No other flower sings spring like the narcissus. Pop several into a pot topped with soil or moss and keep that spring vibe going long after the season has passed.
There is a wonderful poem by Percy Bysshe Shelley (1792-1822)
‘Narcissi, the fairest among them all,
Who gaze on their eyes in the streams recess,
Till they die of their own dear loveliness’.
I remember this poem from school and have held it fast as a constant remember, that only in nature is their true beauty. I wanted to share this poem is because of all the flowers, Narcissi’s end was as a result of such vanity.
In Greek mythology this flower is dedicated to Hades and to Pluto, God of the underworld and hence means death of a beautiful youth, or the decay that proceeds new life. The Three Fates wore wreaths of flowers, the scent was said to be so painfully sweet that it caused madness, the stark reminder that narcissism, the symbol of egotism and conceit, will be punished at the end and close of life. Such a terrible story to accompany such a beautiful early spring flower. I care not for such stuff of the past and as indicated above, look only to nature for beauty.
In the language of flowers, some say that the paperwhite represents - you love yourself too well, or is symbolic of coldness, self-love and stupidity. However, in the Christian faith these darling papery thin flowers symbolize divine love over sin, eternal life over death and sacrifice over selfishness. Thank goodness it all eventually comes right. I’ll stick to the latter.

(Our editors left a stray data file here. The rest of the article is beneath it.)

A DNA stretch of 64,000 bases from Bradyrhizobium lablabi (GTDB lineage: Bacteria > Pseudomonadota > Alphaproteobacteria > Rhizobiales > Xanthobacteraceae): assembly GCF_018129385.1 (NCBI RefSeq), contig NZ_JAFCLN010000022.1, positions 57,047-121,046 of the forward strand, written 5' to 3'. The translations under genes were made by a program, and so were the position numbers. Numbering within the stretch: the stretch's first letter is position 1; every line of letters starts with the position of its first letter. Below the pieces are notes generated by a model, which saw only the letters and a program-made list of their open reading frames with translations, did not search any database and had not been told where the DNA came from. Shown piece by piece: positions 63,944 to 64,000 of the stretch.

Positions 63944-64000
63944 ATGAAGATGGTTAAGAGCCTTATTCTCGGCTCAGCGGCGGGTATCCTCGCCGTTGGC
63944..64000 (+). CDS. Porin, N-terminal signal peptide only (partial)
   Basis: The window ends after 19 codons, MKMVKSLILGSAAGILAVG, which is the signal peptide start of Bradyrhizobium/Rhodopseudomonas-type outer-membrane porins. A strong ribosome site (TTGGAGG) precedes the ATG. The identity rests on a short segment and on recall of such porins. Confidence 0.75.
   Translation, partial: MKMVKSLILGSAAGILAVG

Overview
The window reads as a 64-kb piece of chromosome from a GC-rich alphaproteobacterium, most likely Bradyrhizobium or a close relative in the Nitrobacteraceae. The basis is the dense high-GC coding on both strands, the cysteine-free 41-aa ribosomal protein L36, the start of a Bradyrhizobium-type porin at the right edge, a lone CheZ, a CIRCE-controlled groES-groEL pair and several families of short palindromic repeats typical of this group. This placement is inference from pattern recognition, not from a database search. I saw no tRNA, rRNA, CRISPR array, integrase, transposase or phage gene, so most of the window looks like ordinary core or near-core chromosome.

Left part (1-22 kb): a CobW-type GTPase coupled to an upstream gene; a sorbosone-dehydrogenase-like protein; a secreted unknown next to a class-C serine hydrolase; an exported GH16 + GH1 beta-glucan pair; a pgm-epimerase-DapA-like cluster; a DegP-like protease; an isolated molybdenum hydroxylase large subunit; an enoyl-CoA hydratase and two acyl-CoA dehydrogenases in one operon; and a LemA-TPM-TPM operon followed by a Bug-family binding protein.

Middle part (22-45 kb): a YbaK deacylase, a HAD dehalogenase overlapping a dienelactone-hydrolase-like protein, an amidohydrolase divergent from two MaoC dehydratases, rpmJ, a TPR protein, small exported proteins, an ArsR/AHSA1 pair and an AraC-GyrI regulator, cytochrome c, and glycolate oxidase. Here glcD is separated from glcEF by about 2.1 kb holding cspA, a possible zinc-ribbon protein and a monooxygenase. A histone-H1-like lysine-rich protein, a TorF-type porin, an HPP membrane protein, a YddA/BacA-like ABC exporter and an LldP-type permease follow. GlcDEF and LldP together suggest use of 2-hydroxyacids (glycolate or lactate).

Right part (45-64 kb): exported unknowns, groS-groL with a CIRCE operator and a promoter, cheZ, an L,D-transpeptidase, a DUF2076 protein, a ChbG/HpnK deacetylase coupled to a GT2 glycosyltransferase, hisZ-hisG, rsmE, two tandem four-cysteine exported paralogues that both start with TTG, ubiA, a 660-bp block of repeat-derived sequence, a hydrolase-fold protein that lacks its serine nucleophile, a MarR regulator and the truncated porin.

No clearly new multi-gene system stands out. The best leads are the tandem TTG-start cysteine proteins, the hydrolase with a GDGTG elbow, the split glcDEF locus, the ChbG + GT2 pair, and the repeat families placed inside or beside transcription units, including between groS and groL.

Narcissus, known for his beauty and self-obsession, met the beginning of his end when he rejected the goddess, Echo. Heartbroken from the rejection, Echo roamed the forests and caves until there was nothing left of her but the sound of her voice (an echo).
Another tales tells that to punish Narcissus, the Goddess of Revenge, Memesis, lured him to a pond where he fell in love with his own reflection. Devastated by the unrequited love from his reflected form, Narcissus slipped into the pool and drowned. It is said that Daffodils follow Narcissus due to their tendency to grow along riverbanks and streams where Narcissus met his demise.